Recovery.gov was launched after the enactment of the American Recovery and Reinvestment Act of 2009 (P.L. 111-5) to provide the public with, “information on how the Act is working, tools to help you hold the government accountable, and up-to-date data on the expenditure of funds.” The Act established an oversight board of inspectors general called the Recovery Accountability and Transparency Board, which is responsible for running Recovery.gov. Here’s a memo from Peter Orszag, the director of the Office of Management and Budget (OMB), that stipulates federal agency requirements to provide spending and performance data to the new Web site.
Recovery.gov is an ambitious project, and there is need for improvement. Recognizing that, House Oversight and Government Reform Chairman Edolphus Towns (NY-D-10) sent a letter to Vice President Biden urging him to convene a high-tech roundtable of federal, state and private sector IT leaders to come up with a uniform approach to track and account for Recovery Act funding.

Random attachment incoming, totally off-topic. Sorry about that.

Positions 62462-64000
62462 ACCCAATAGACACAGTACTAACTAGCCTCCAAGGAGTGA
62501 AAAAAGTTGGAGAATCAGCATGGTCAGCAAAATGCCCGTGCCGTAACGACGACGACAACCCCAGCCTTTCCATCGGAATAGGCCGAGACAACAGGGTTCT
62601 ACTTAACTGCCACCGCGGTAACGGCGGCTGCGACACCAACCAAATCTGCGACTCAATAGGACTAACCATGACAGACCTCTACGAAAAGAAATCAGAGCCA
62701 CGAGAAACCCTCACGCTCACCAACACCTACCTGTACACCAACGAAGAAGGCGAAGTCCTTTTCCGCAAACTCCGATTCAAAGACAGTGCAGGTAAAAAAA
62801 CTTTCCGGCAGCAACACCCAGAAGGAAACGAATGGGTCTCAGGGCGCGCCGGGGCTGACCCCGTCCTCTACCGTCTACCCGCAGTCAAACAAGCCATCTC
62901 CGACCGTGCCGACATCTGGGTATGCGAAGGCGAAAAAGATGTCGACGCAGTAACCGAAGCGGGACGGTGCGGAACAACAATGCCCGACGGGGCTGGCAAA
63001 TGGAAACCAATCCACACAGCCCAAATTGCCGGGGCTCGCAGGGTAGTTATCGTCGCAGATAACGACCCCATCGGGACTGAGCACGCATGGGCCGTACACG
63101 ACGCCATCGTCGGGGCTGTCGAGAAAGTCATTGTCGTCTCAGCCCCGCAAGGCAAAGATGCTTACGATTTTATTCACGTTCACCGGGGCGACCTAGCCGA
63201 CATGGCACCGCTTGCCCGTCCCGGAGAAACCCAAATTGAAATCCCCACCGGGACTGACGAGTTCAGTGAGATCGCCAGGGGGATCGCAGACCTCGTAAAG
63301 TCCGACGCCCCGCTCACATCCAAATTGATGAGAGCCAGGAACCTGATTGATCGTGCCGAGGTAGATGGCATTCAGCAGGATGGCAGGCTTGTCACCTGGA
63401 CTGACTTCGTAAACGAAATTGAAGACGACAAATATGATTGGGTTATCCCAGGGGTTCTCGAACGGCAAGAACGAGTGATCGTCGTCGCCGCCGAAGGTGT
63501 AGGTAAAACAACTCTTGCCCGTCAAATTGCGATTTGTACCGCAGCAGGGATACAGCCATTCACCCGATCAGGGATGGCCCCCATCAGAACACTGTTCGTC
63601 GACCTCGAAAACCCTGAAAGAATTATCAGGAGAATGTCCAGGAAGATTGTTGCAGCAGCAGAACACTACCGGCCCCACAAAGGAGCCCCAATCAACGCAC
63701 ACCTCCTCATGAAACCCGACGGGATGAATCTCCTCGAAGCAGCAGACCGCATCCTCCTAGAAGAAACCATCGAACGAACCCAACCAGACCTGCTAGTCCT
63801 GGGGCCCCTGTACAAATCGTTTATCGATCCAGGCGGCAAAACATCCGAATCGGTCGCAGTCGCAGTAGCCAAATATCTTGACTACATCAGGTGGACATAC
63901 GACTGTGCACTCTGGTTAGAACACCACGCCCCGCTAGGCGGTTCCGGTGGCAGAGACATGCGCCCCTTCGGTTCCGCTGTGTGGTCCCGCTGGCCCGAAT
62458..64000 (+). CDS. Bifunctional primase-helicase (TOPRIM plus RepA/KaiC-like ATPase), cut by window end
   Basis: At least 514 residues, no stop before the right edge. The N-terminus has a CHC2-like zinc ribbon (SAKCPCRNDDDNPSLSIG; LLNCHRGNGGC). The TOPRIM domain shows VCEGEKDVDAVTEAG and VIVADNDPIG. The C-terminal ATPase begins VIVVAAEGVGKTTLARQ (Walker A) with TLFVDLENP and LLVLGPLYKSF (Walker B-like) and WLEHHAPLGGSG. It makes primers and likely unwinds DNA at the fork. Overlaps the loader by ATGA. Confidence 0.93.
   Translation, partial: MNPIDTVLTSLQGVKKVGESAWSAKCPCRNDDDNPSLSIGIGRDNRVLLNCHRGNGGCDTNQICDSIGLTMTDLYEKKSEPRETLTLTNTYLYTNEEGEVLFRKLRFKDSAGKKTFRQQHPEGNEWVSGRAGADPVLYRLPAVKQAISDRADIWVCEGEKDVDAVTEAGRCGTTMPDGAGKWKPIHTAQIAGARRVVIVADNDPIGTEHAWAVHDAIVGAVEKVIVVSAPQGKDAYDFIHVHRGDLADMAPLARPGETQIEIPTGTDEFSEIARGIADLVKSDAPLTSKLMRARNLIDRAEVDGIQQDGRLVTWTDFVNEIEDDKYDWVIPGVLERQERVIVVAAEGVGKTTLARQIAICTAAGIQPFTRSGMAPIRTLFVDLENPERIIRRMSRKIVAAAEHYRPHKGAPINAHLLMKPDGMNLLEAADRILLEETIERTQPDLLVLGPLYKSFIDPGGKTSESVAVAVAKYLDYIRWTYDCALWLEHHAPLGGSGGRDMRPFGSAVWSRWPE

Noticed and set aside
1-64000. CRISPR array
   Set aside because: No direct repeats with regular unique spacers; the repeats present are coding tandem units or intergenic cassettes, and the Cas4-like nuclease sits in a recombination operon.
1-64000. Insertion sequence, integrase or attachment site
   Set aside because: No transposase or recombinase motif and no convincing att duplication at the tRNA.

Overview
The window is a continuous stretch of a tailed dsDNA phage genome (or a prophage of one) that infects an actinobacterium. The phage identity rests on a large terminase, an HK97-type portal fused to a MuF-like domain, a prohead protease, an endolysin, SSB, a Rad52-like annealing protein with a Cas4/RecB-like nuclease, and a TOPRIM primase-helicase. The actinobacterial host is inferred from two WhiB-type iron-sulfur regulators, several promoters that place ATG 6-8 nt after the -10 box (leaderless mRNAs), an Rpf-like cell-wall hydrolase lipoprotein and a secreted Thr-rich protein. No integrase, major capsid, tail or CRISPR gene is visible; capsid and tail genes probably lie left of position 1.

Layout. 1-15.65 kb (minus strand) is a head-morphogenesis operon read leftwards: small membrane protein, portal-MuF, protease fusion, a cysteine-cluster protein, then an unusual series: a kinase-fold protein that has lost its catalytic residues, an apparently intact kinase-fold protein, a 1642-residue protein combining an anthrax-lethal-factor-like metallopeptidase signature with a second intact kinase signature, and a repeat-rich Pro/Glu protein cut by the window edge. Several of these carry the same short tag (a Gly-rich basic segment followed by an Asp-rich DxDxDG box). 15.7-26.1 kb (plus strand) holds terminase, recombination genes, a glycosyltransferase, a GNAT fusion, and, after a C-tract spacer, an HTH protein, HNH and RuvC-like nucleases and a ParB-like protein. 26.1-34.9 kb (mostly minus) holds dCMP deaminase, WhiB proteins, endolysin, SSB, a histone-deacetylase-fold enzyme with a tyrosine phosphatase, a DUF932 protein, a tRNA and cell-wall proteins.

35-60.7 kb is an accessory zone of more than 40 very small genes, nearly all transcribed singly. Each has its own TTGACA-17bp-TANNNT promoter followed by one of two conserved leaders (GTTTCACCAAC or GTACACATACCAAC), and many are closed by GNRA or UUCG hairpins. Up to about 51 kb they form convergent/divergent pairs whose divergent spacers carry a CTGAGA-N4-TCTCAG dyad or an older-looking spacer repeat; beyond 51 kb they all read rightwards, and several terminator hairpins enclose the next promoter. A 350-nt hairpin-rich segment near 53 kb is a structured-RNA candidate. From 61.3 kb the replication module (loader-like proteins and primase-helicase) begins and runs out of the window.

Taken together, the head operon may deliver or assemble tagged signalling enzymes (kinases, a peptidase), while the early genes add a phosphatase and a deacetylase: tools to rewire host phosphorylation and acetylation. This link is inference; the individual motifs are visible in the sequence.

In response, the Recovery Accountability and Transparency Board and OMB will partner with the National Academy of Public Administration to host an online national dialogue to answer the question:
What ideas, tools, and approaches can make Recovery.gov a place where the public can transparently monitor the expenditure and use of recovery funds?
You’re invited to join IT professionals, the public, state and local partners, potential recipients and solution providers for a week-long dialogue to answer that question. If you are interested in participating, log on to www.recovery.gov starting April 27th.
[Posted by Emily Feldman]